Diversity star and Britain’s Got Talent judge Ashley Banjo has shared a picture of his children on social media to “lighten the mood” as he faced a vicious backlash of racist abuse from online trolls.
Official complaints over Diversity’s dance inspired by the Black Lives Matter movement on the ITV talent show on 5 September have increased to almost 22,000, and Banjo and other members of the group have received a torrent of racial insults.
Banjo, 31, shared a picture of himself on a walk with his 19-month-old daughter Rose and six-month-old son Micah on Instagram captioned: “There’s been a lot of negativity recently so I thought I’d lighten the mood with a picture of me completing some dad duties... One child is brown and one is white ... That should confuse the racists #diversity #family.”
Watch: Piers Morgan doesn’t hold back as he rips into BGT viewers who complained about Diversity's BLM performance
The BGT judge – who is standing in for Simon Cowell after he broke his back – shared the happy family portrait just hours after publishing some of the racial abuse he has received on social media since Diversity’s dance performance, which ended with the troupe ‘taking the knee’ to highlight Black Lives Matter.
Banjo, who is married to fellow dancer Francesca Abbott, shared a selection of the comments he had received on social media, insisting it was not “criticism” but “racism” and “hate”.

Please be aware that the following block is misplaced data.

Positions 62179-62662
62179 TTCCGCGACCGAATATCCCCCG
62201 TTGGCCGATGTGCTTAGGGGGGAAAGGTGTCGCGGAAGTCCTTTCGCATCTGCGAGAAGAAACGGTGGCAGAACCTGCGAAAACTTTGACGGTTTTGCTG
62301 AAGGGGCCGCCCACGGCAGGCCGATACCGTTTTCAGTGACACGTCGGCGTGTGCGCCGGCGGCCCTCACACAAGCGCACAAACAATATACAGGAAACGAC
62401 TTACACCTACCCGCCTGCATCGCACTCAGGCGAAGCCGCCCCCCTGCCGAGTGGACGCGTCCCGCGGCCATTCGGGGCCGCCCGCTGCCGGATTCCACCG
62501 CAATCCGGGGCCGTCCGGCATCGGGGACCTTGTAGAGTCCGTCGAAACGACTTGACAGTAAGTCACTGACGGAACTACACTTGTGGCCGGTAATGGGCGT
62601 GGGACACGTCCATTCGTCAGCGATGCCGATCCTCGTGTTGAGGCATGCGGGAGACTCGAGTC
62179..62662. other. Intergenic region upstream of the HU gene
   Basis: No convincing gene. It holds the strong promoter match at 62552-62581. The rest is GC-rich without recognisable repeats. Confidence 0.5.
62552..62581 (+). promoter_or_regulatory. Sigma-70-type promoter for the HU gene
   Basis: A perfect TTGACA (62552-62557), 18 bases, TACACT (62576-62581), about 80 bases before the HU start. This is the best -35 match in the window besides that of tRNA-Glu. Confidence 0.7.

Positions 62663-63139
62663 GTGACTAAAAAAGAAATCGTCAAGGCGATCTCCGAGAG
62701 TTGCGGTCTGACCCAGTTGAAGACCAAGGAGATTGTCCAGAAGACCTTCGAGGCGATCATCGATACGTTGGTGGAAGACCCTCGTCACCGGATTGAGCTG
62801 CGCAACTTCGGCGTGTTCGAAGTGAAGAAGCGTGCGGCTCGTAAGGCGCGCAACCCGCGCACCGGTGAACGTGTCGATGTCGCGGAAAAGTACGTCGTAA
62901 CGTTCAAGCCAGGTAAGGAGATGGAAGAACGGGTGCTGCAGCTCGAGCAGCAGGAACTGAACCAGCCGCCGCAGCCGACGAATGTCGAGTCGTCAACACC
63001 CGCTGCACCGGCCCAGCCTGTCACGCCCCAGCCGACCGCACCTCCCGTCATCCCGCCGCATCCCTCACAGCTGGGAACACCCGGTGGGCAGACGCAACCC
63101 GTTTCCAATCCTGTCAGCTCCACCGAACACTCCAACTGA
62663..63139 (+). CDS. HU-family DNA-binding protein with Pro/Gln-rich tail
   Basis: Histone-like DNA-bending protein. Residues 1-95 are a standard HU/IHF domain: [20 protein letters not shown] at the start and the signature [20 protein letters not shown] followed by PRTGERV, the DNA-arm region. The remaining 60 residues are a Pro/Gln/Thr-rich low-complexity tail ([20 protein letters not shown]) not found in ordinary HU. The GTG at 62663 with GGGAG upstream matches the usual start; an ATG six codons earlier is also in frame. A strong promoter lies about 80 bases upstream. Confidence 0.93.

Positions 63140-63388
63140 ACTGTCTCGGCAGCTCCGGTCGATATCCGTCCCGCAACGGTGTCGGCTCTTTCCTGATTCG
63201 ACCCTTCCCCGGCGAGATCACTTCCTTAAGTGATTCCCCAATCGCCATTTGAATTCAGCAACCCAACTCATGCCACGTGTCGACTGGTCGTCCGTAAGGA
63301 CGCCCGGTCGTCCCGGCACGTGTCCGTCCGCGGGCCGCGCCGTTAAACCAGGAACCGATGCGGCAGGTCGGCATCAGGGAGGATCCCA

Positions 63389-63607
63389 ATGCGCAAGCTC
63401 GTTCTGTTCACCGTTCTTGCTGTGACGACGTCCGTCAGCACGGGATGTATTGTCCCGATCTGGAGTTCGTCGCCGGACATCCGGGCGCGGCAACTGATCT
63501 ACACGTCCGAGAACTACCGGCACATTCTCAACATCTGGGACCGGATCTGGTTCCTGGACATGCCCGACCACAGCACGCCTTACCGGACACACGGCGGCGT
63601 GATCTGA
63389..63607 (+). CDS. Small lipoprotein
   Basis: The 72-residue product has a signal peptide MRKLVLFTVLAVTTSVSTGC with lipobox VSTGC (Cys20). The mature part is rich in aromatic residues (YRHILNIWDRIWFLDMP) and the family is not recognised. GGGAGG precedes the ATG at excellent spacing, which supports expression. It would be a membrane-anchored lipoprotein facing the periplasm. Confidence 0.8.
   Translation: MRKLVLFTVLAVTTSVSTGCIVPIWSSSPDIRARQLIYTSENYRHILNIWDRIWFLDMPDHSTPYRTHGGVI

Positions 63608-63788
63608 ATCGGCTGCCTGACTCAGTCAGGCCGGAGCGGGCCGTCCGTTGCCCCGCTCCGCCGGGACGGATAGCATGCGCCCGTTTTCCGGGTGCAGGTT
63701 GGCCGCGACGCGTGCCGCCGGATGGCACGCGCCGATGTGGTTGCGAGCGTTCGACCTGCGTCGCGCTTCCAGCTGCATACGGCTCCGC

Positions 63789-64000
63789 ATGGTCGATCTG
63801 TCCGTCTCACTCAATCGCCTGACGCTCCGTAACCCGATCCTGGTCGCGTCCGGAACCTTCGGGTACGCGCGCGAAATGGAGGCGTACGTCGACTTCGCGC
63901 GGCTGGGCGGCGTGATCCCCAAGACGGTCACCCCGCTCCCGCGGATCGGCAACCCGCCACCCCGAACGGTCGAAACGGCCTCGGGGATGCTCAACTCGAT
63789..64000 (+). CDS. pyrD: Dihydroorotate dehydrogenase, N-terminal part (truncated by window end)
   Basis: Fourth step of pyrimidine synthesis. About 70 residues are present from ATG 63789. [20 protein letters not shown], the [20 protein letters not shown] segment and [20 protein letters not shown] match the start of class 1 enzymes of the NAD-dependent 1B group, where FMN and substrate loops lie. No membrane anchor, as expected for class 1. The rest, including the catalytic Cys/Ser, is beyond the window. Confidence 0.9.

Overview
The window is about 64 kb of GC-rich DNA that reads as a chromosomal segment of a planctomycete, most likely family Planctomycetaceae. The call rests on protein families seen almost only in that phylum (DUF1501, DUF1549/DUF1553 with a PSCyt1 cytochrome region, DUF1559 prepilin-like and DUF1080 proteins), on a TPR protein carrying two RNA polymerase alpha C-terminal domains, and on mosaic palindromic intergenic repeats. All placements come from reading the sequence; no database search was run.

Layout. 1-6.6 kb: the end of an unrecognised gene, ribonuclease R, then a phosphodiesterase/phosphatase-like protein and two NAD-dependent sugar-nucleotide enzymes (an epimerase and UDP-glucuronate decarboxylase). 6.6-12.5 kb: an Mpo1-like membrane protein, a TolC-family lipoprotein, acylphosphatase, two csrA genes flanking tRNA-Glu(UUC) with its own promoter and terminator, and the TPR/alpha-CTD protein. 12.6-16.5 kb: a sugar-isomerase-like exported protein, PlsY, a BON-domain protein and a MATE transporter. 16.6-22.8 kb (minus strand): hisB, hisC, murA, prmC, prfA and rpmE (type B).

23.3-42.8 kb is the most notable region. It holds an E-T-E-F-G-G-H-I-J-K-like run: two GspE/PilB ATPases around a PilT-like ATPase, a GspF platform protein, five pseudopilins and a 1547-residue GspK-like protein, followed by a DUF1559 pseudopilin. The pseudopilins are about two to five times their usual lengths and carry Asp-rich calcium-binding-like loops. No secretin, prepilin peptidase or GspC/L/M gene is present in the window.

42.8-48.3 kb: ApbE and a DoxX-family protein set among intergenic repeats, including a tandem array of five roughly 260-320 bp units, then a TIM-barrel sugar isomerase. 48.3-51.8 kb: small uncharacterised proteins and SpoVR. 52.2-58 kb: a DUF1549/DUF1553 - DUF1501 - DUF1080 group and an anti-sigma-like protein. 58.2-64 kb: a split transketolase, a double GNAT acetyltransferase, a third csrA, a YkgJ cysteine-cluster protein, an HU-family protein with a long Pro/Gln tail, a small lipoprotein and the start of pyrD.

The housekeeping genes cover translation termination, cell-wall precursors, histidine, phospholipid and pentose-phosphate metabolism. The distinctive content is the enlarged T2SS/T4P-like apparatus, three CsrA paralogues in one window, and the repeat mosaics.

He said: “I didn’t want to even shed light on any of this directly. But here’s just a small selection from the past week.
“And please don’t worry about or feel sorry for me... Feel sorry for the people that endure this kind of abuse and have no voice or platform. Feel sorry for the people that have been singled out, abused and in some cases murdered because of the colour of their skin. The only saving grace is that this is the vast minority...
“But for all the people asking or wondering - yes it is very real and yes it does exist.”
Watch: Ashley Banjo responds to the haters of Diversity's BLM performance
Some of the shocking comments shared by Banjo include one which said: “How dare a bunch of blacks call themselves ‘Diversity!’”
Another wrote: “Diversity of race, race mixing, cultures diversity, etc... is never going to bring anything ‘vibrant!’ We are tribes, we like our own. A race war is coming, and the media fuel the fires.”
Diversity found fame after winning the third series of Britain’s Got Talent in 2009. Other members include Ashley’s brother Jordan and Perri Kiely.
Their performance earlier this month was watched by over five million people on the Saturday evening family entertainment show.
Inspired by the death of George Floyd, the emotional performance included a moment when lead dancer Ashley Banjo lay beneath a figure in police uniform who placed his knee on Banjo’s neck.
Floyd died aged 46 after a white Minneapolis police officer was seen pinning him to the ground by kneeling on his neck as he pleaded for air.
Following Floyd’s death, anti-racism protests were held around the world.